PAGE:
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  • Mobile patent lawsuits

    October 11, 2010  |  Network Visualization

    mobile lawsuits graphic by the guardian

    It seems like all the mobile groups are suing each other these days. Who's suing whom? What company is suing the most? Who's getting sued the most? There was a mini-wave of graphics last week to help answer these questions.
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  • Various ways to rate a college

    September 8, 2010  |  Network Visualization, Statistics

    Measures for different college ratings

    There are a bunch of college ratings out there to help students decide what college to apply to (and give something for alumni to gloat about). The tough part is that there doesn't seem to be any agreement on what makes a good college. Alex Richards and Ron Coddington describe the discrepancies.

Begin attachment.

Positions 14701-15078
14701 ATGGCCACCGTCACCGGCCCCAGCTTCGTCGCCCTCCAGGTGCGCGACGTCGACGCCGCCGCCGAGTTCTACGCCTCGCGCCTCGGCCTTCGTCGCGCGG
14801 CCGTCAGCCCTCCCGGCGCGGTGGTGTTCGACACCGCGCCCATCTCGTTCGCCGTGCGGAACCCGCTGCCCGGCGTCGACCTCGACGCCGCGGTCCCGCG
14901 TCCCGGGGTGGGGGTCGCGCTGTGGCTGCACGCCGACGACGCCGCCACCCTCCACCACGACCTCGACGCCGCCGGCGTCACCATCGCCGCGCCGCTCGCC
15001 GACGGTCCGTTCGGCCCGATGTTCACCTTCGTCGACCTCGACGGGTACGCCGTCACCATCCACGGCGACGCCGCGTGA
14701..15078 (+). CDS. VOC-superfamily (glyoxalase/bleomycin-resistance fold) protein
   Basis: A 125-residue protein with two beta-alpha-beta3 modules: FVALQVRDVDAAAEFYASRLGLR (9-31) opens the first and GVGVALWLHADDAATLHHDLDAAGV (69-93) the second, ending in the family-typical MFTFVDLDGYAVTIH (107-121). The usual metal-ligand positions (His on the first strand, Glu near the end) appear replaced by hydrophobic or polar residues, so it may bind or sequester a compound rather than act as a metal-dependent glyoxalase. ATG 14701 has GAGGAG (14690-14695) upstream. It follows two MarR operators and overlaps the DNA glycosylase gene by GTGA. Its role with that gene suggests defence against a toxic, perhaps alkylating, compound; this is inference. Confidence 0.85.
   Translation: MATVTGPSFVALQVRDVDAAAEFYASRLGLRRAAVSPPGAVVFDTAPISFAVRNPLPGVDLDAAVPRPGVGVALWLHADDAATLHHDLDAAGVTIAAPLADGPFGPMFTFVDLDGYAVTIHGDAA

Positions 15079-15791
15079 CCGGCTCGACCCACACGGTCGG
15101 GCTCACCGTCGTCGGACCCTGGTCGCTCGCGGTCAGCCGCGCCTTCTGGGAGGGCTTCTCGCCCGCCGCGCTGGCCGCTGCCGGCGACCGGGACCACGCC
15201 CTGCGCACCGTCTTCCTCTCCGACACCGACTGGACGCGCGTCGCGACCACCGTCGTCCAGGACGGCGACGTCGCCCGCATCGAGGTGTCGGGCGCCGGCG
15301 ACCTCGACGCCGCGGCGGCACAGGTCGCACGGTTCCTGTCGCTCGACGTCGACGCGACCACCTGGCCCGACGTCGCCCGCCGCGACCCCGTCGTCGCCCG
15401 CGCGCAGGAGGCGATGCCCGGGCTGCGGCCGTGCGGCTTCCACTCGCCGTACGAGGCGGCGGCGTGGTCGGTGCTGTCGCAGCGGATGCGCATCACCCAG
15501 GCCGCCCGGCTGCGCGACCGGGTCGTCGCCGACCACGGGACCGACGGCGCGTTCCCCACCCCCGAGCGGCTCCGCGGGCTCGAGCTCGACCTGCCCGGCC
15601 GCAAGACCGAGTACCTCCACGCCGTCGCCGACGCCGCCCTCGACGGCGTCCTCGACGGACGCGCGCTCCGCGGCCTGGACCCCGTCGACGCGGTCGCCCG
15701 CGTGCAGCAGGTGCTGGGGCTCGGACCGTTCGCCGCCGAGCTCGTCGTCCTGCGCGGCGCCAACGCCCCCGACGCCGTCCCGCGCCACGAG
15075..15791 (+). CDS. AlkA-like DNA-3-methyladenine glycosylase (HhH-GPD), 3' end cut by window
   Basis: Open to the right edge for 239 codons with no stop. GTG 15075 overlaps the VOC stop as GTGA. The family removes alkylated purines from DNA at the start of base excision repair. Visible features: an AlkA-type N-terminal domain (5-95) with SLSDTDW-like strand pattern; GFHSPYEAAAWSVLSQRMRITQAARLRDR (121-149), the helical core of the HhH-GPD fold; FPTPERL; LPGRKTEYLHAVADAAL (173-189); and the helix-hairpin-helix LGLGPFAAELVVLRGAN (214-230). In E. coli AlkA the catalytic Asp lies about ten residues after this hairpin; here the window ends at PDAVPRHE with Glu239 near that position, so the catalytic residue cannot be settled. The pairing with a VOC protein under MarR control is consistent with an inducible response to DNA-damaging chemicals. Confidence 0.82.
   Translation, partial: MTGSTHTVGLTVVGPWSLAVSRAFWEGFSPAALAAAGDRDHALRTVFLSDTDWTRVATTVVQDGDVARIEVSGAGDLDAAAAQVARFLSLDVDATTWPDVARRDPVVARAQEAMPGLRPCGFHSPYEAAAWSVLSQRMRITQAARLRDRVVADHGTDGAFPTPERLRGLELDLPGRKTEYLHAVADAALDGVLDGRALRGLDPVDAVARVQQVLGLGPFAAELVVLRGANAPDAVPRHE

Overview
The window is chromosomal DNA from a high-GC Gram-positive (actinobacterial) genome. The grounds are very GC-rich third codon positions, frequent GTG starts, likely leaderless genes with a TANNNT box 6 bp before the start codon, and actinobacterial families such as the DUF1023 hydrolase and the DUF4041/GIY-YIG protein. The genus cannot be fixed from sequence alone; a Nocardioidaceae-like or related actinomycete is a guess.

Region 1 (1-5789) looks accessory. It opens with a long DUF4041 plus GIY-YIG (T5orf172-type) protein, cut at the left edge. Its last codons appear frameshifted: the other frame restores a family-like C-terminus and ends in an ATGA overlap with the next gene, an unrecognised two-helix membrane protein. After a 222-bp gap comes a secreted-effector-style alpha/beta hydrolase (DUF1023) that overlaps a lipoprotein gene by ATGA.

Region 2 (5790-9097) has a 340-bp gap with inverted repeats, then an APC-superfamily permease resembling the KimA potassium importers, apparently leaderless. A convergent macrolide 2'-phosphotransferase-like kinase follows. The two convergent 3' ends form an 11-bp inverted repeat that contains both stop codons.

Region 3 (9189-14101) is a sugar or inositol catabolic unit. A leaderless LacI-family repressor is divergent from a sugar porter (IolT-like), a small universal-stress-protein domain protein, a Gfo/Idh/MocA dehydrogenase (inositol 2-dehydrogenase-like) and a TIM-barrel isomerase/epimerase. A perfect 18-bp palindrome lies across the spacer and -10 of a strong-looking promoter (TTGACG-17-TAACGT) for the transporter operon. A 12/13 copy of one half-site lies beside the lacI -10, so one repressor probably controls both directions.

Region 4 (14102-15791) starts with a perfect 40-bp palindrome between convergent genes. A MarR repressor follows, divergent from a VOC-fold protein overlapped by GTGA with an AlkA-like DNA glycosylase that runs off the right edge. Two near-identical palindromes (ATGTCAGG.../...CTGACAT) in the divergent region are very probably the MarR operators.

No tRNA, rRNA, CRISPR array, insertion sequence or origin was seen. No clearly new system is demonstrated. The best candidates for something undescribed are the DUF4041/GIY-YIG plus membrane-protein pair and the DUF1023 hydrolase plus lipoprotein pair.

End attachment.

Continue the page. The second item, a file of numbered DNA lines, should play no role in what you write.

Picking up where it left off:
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  • Pseudo-variety and ownership of the soft drink industry

    August 23, 2010  |  Network Visualization

    Soft drink industry - network diagram

    When you buy soft drinks and other beverages at the grocery store, most likely you're buying something that is part of a bigger brand. We know this. When you buy Powerade or Sprite, you're buying from the Coca-Cola brand. When you buy Gatorade or Mountain Dew, you're buying from Pepsi. Canada Dry and 7-Up come from the Dr. Pepper Snapple group. How far is this reach though?
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  • What online marketers know about you